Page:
Women’s Soccer Forced to Play 2015 World Cup on Artificial Turf

By Kayla P.

Dating back to the Ancient times, women have taken tremendous steps in fighting for an equal status in sports. However, there are still signs that the battle for equality is far from over. A prime example of this is the Women’s World Cup this summer. The event will be held all across Canada, but despite this being such a fantastic opportunity to promote women’s soccer, the focus point has been whether the games should be played on natural grass or artificial turf.

Not even top international women soccer players could change the mind of one of the most powerful organizations in the world (FIFA). After months of fighting, these female soccer players ran out of arguments and realized they were quickly running out of time. 84 players on 13 different national teams- called turf “substandard and dangerous, and said it was something that FIFA and the CSA would never dream of asking top men’s players to play a World Cup on”(Franson, 2014). If these organizations are going to make women play on turf, why shouldn’t men have to perform at elite levels on this same surface? Men’s soccer is played at a much faster pace than women’s, could this be why they want women’s World Cup to be played on turf, to give the women’s game more pace? Or it is because men would put up too much of a fight if they were forced to play big tournaments on turf as well? There are so many questions as to why women are being forced to play on artificial turf.

Artificial turf has been blamed for increasing injuries such as sprained ankles, concussions, turf burns, heat stroke, etc. The World Cup is a huge tournament; much like the Olympics where everyone around the world enjoys watching, and cheering on their country. In 2012, the women’s gold medal soccer match for the London Olympics was the most watched event with 4.35 million viewers, and yet still, professional women soccer players struggle to be given the respect they deserve (Vick, 2015). With that many people tuning in to watch women’s soccer, why would anyone want to see the World Cup being played on something that increases injuries and puts the participants at risk? It’s a sign that the battle for equality is far from over, despite decades of progress.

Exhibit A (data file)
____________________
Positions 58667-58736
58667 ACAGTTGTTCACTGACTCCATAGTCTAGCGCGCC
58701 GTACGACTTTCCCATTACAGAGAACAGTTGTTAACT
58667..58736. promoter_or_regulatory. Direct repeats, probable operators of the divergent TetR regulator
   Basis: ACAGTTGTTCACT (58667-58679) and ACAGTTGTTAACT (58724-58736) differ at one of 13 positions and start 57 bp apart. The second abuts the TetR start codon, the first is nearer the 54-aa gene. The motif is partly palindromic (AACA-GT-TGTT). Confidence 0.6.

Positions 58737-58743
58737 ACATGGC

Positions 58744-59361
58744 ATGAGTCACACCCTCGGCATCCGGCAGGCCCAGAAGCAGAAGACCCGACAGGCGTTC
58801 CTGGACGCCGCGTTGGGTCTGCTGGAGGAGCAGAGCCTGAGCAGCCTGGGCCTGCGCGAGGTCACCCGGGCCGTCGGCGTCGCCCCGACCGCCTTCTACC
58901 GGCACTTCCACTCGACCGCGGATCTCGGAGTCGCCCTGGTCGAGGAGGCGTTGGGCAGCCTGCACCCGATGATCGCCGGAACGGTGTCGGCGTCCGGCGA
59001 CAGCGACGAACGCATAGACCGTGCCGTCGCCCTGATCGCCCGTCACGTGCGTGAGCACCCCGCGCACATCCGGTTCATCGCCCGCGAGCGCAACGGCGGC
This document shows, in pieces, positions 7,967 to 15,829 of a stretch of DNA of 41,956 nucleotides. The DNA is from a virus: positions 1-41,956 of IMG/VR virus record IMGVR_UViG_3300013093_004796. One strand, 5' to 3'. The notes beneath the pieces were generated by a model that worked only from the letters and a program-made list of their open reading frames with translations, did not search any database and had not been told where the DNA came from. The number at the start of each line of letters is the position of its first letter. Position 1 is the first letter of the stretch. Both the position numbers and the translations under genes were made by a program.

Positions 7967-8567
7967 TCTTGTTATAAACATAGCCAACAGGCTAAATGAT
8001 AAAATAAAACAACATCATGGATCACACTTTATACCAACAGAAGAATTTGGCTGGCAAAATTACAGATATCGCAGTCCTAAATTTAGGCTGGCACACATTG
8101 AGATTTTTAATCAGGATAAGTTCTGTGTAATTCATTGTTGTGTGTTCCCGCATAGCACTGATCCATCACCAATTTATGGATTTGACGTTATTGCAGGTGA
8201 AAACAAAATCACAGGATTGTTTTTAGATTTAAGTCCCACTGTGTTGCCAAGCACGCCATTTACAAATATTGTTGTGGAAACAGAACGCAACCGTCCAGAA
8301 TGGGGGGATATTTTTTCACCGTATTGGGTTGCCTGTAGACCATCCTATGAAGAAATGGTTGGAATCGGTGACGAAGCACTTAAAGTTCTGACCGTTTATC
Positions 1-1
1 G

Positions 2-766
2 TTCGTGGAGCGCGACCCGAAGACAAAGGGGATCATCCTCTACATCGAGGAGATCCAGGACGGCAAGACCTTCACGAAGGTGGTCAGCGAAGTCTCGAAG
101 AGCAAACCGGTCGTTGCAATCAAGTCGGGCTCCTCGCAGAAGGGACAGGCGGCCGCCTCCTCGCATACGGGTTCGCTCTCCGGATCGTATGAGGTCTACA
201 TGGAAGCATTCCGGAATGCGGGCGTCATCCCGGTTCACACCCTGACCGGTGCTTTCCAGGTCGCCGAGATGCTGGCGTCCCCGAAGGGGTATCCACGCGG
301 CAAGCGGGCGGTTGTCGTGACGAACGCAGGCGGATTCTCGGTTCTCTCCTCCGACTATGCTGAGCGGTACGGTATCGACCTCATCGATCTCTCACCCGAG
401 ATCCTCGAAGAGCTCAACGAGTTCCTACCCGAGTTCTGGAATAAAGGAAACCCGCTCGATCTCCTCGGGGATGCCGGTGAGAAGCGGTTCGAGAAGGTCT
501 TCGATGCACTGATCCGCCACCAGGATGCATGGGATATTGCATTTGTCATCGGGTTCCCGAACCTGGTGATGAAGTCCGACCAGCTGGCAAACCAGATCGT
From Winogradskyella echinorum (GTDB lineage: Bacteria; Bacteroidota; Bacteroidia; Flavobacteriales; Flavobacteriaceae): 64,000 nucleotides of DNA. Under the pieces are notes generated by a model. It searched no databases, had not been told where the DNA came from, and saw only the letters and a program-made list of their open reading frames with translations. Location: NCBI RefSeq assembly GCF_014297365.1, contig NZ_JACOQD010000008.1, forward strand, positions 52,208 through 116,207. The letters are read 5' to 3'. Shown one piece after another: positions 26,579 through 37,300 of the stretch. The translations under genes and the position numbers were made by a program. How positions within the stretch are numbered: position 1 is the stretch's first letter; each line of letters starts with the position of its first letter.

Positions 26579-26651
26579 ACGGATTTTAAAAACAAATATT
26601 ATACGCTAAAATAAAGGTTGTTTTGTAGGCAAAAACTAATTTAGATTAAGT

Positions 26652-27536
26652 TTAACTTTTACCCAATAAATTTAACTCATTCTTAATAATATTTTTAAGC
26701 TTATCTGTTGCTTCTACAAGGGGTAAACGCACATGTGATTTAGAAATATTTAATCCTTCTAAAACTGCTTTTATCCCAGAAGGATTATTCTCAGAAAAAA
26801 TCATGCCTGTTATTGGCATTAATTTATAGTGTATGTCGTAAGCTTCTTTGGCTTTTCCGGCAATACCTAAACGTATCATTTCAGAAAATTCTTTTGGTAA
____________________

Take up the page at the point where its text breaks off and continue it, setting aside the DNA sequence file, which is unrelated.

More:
USA striker Alex Morgan believes that the recent protest against Women’s World Cup being played on artificial turf underlines why days like International Women’s Day are so important (Trehan, 2015). Women have fought for gender equality for many years, and we continue to fight for it. It has certainly come a long way and seeing that women’s sports are beginning to sell out stadiums and more and more people are starting to watch women’s sports is great to see. Women’s sports in general need to be highlighted more, and not just soccer, but for every sport. Due to the amount of support that came with the protest of the Women’s World Cup marks the start of even greater activism to ensure fair treatment when it comes to women’s sports (Shoalts, 2015).